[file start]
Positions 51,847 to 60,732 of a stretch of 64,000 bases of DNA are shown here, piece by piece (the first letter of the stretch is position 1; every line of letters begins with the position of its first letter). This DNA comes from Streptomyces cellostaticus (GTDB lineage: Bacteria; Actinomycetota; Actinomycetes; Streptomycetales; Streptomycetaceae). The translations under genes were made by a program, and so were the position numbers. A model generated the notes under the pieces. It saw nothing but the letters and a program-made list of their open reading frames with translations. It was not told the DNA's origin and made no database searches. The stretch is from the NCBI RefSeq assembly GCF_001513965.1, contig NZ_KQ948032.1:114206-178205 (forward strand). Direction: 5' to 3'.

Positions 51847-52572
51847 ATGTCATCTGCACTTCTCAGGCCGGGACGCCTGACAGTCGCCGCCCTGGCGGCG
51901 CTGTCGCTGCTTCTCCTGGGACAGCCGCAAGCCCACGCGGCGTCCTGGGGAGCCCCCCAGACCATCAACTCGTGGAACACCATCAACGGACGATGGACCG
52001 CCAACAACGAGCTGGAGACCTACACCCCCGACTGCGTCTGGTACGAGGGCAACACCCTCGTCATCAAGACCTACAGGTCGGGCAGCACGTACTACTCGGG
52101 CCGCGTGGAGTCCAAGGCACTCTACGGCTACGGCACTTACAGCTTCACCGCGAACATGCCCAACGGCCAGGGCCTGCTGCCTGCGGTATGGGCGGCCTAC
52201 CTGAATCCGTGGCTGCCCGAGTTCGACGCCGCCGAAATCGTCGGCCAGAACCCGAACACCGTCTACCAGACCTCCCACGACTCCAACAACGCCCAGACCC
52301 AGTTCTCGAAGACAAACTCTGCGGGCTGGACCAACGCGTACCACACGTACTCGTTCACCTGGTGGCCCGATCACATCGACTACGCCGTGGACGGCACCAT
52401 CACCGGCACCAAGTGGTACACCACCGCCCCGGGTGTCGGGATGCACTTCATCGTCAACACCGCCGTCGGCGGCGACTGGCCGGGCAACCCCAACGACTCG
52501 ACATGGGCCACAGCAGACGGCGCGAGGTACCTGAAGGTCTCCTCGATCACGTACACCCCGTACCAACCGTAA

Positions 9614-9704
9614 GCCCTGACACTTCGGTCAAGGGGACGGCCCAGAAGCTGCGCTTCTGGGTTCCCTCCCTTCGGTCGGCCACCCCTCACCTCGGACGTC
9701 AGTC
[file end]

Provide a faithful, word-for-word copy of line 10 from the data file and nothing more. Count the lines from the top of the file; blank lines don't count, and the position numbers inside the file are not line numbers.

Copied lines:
52501 ACATGGGCCACAGCAGACGGCGCGAGGTACCTGAAGGTCTCCTCGATCACGTACACCCCGTACCAACCGTAA